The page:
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Just Because the Spelling Is OK Doesn’t Mean It’s Quality Content

By Alan J. Porter

As pre-sales content and post-sales content begin to overlap, Alan Porter provides the latest insights about our role in that evolution in Convergence Conversations. Learn through this column to build bridges and form synergies with your counterparts in marketing. Contact Alan at ajp@4jsgroup.com to ask a question or propose a topic for him to cover in this column.

The dictionary defines the word quality as “the standard of something as measured against other things of a similar kind; the degree of excellence of something.” But what does that mean in terms of content? This question made me ask, “Do we, as a profession, measure our degree of excellence?”

I recently ran a quick poll using my Twitter account (@TheContentPool) asking what other content professionals think of when they hear the phrase “content quality.” The answers were along the lines that I expected, in that they were focused on the mechanics of producing good content.

The responses covered points such as:

  • Grammatically correct
  • No typos
  • Consistent
  • Preferred wording
  • Unambiguous
  • Enriched for search and discoverability
  • Follows the organization’s style and voice
  • Enriched with links when references are made
  • Has an explicit audience
  • Has measurable goals
  • Suitable for use in multiple contexts.

These are all great points and definitely things that we should all be thinking about as professional communicators. From a content convergence perspective, they are also goals that we should be encouraging other content producers across the organization to strive for, as well. We can help improve the quality of the content that our enterprises produce by leading by example.

That doesn’t necessarily mean that we need to hold, and lead, classes on writing skills (although that can often be useful). What we can do is reach across functional boundaries to other content creators to ensure that we are all using the same words to mean the same things. Ideally we should have, or develop, a common vocabulary and taxonomy that can be used across the organization.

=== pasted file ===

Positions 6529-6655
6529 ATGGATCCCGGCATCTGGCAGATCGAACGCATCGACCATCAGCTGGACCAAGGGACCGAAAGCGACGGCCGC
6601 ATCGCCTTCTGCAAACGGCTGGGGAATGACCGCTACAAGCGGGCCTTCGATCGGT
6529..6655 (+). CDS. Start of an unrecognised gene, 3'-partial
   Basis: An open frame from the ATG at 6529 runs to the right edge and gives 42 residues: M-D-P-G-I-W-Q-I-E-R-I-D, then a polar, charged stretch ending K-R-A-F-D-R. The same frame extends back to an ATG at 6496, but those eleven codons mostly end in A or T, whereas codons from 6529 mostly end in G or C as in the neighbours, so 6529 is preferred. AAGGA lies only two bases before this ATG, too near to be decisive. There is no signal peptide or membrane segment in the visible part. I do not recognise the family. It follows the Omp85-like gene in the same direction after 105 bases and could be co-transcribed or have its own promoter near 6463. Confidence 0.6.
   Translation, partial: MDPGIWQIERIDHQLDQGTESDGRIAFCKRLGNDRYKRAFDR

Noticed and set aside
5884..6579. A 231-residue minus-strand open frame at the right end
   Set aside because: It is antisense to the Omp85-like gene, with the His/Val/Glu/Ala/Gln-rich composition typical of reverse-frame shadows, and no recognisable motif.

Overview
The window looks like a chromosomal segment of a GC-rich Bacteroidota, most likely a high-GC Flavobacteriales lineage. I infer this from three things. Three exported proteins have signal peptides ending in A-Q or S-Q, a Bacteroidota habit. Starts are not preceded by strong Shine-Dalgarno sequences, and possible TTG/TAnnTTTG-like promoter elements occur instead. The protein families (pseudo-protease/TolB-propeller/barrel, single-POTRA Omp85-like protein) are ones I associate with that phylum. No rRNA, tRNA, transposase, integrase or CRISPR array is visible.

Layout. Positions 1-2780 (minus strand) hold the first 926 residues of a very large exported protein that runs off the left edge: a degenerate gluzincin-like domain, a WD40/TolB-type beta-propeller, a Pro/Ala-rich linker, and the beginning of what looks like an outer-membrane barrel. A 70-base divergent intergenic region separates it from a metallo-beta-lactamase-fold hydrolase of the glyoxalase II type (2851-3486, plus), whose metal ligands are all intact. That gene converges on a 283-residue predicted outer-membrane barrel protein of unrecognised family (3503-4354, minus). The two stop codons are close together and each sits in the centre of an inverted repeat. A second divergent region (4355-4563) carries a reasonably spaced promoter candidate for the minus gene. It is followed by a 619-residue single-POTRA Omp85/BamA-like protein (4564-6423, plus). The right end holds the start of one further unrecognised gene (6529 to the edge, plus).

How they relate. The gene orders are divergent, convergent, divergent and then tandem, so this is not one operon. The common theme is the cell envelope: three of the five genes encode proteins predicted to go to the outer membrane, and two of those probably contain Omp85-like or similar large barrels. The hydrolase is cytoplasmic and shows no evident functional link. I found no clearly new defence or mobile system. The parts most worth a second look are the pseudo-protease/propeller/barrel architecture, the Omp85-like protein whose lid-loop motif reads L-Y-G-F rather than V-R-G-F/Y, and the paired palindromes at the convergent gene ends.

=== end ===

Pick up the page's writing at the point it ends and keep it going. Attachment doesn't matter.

When we think about producing quality content from a holistic viewpoint, we should be aware, and make others aware, that the content could be used in different contexts and needs to be created with that in mind.

Creating content—no matter how polished it might be—just for the sake of creating content (as often happens with content produced in an organizational vacuum) is a waste of time and resources. I refer to this as “so what” content. It may be well written, but if it serves no purpose, and the reaction after consuming it is “so what,” then it isn’t a quality experience.

One of the respondents to my Twitter survey asked, “What does it (content quality) mean to you, Alan?”

For me, it means that content has the purpose I alluded to earlier. As some of the survey respondents suggested, good content should be written for the audience who will consume it, and have measurable goals. But I believe to be truly high-quality content, the measurable goals shouldn’t just be internal ones (like click rates) but also those focused on helping the customer succeed. Did the content we produced deliver value to the customer? Did it help them with what they needed to do, answer a question, carry out a task, complete a transaction?

We can produce all the content we like that is grammatically correct, spelled correctly, lacking typos, and so on, but it’s no good getting the mechanics of content production right if we don’t help those who use our content.

What does “content quality” mean to me? It means delivering value.

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